Floods in Northwestern Tunisia

on March 1, 2012 9:10 AM EST

Floods in Northwestern Tunisia
The Moderate Resolution Imaging Spectroradiometer (MODIS) on NASA’s Terra satellite captured the top image on February 28, 2012. (Photo: NASA)

A combination of melting snow, overflowing rivers, and heavy rains flooded parts of northwestern Tunisia in late February 2012. The Tunisian Army evacuated residents of multiple towns in the region of Tunis, according to Tunisia Live. Flood waters reached rooftops in some areas, and at least one vehicle was swept away by fast-moving water. As of February 23, at least two people were confirmed dead, and one person had been reported missing.

The Moderate Resolution Imaging Spectroradiometer (MODIS) on NASA's Terra satellite captured the top image on February 28, 2012. For comparison, the bottom image shows the same region on February 19, 2012. Both images use a combination of visible and infrared light to better distinguish between water and land. Water is blue. Vegetation is bright green. Bare ground and urban areas are earth-toned. Clouds are pale blue-green.

Like Us on Facebook

These images show the coastal region of northwestern Tunisia and northeastern Algeria. Multiple water bodies appear enlarged on February 28, and two lakes-one near the city of Tunis and the other west of the Tunisia-Algeria border-are clearly higher. The electric blue of the Algerian lake suggests the presence of sediment, perhaps carried there by flood waters.

Source: NASA Earth Observatory

© 2012 iScience Times All rights reserved. Do not reproduce without permission.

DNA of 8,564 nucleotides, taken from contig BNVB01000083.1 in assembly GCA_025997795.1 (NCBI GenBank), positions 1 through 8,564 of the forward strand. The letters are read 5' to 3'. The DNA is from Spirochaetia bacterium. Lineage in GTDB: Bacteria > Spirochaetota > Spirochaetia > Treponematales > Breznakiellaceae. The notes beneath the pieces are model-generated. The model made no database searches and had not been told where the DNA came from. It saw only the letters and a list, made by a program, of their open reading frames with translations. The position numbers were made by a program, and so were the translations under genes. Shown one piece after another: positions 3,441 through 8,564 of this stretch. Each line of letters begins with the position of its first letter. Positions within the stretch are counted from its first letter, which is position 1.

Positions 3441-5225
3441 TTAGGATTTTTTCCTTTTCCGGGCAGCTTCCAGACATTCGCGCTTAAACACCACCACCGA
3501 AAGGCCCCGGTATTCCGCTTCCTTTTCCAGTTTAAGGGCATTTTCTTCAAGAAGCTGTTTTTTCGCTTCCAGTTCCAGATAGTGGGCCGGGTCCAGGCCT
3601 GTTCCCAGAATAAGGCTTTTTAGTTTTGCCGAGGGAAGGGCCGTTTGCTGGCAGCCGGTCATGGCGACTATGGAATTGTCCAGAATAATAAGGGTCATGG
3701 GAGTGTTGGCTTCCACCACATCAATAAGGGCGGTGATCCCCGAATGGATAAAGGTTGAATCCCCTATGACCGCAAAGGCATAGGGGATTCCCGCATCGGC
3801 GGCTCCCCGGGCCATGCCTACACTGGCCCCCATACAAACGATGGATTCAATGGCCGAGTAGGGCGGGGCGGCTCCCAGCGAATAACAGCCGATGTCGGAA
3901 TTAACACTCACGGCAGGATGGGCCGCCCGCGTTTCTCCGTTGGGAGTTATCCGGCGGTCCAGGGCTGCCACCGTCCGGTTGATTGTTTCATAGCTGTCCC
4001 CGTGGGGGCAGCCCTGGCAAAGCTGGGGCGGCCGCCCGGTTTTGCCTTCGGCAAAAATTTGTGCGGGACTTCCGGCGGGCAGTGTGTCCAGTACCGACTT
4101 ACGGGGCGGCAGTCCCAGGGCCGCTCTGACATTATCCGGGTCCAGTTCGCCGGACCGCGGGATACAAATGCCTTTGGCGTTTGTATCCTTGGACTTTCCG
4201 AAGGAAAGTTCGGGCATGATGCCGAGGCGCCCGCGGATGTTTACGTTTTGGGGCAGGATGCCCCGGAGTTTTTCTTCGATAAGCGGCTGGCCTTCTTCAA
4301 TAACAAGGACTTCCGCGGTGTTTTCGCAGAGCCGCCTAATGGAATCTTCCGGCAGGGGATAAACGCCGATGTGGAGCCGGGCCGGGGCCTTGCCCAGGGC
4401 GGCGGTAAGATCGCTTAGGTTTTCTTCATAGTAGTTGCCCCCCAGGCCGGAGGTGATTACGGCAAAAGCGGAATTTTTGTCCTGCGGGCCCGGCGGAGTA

Join the Conversation

Sponsored From Around the Web

    ZergNet
Follow iScience Times
us on facebook RSS
 
us on google
 
Most Popular
INSIDE iScience Times
Do Dolphins Get High? BBC Cameras Catch Dolphins Chewing On Pufferfish Toxins
Do Dolphins Get High? BBC Cameras Catch Dolphins Chewing On Pufferfish Toxins
How Many Ways Can You Tie A Tie?
How Many Ways Can You Tie A Tie?
Ribbon Of Charged Particles At Solar System's Edge Acts Like A Wind Sock For Interstellar Magnetism
Ribbon Of Charged Particles At Solar System's Edge Acts Like A Wind Sock For Interstellar Magnetism
How to Turn Your Tap Water Faucet  Into a Coffee Spout [VIDEO]
How to Turn Your Tap Water Faucet Into a Coffee Spout [VIDEO]
Coolest Science Photos Of 2013: From Blobfish To Two-Headed Shark, Comet ISON To Mars Selfie
Coolest Science Photos Of 2013: From Blobfish To Two-Headed Shark, Comet ISON To Mars Selfie
This Is A Scientifically-Proven Rock-Paper-Scissors Winning Strategy (But If Your Opponent Uses It Too, It's A Draw)
This Is A Scientifically-Proven Rock-Paper-Scissors Winning Strategy (But If Your Opponent Uses It Too, It's A Draw)